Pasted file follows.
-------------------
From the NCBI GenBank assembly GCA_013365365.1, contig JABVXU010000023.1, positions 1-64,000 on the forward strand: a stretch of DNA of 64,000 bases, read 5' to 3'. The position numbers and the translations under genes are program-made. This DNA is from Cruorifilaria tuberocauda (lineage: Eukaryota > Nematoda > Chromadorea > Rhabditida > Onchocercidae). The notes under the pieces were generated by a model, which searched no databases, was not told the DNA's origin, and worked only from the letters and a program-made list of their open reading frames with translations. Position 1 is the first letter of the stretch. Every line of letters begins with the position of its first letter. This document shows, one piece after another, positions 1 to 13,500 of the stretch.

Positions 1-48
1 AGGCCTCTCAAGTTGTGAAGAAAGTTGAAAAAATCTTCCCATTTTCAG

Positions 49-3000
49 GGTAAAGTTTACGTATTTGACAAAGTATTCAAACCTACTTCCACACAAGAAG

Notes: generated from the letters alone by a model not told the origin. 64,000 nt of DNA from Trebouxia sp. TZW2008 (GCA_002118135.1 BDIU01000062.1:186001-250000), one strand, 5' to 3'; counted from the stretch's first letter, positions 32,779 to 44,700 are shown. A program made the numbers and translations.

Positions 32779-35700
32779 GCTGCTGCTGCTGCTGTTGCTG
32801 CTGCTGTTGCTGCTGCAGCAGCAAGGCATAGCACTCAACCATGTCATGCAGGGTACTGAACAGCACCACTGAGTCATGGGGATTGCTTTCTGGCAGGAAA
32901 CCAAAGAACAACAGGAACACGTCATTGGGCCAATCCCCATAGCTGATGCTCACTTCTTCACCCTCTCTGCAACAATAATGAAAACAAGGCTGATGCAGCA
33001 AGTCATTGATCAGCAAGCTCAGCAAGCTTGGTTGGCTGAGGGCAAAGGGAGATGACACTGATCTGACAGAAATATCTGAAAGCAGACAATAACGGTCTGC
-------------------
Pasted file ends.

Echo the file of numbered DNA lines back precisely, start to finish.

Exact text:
From the NCBI GenBank assembly GCA_013365365.1, contig JABVXU010000023.1, positions 1-64,000 on the forward strand: a stretch of DNA of 64,000 bases, read 5' to 3'. The position numbers and the translations under genes are program-made. This DNA is from Cruorifilaria tuberocauda (lineage: Eukaryota > Nematoda > Chromadorea > Rhabditida > Onchocercidae). The notes under the pieces were generated by a model, which searched no databases, was not told the DNA's origin, and worked only from the letters and a program-made list of their open reading frames with translations. Position 1 is the first letter of the stretch. Every line of letters begins with the position of its first letter. This document shows, one piece after another, positions 1 to 13,500 of the stretch.

Positions 1-48
1 AGGCCTCTCAAGTTGTGAAGAAAGTTGAAAAAATCTTCCCATTTTCAG

Positions 49-3000
49 GGTAAAGTTTACGTATTTGACAAAGTATTCAAACCTACTTCCACACAAGAAG

Notes: generated from the letters alone by a model not told the origin. 64,000 nt of DNA from Trebouxia sp. TZW2008 (GCA_002118135.1 BDIU01000062.1:186001-250000), one strand, 5' to 3'; counted from the stretch's first letter, positions 32,779 to 44,700 are shown. A program made the numbers and translations.

Positions 32779-35700
32779 GCTGCTGCTGCTGCTGTTGCTG
32801 CTGCTGTTGCTGCTGCAGCAGCAAGGCATAGCACTCAACCATGTCATGCAGGGTACTGAACAGCACCACTGAGTCATGGGGATTGCTTTCTGGCAGGAAA
32901 CCAAAGAACAACAGGAACACGTCATTGGGCCAATCCCCATAGCTGATGCTCACTTCTTCACCCTCTCTGCAACAATAATGAAAACAAGGCTGATGCAGCA
33001 AGTCATTGATCAGCAAGCTCAGCAAGCTTGGTTGGCTGAGGGCAAAGGGAGATGACACTGATCTGACAGAAATATCTGAAAGCAGACAATAACGGTCTGC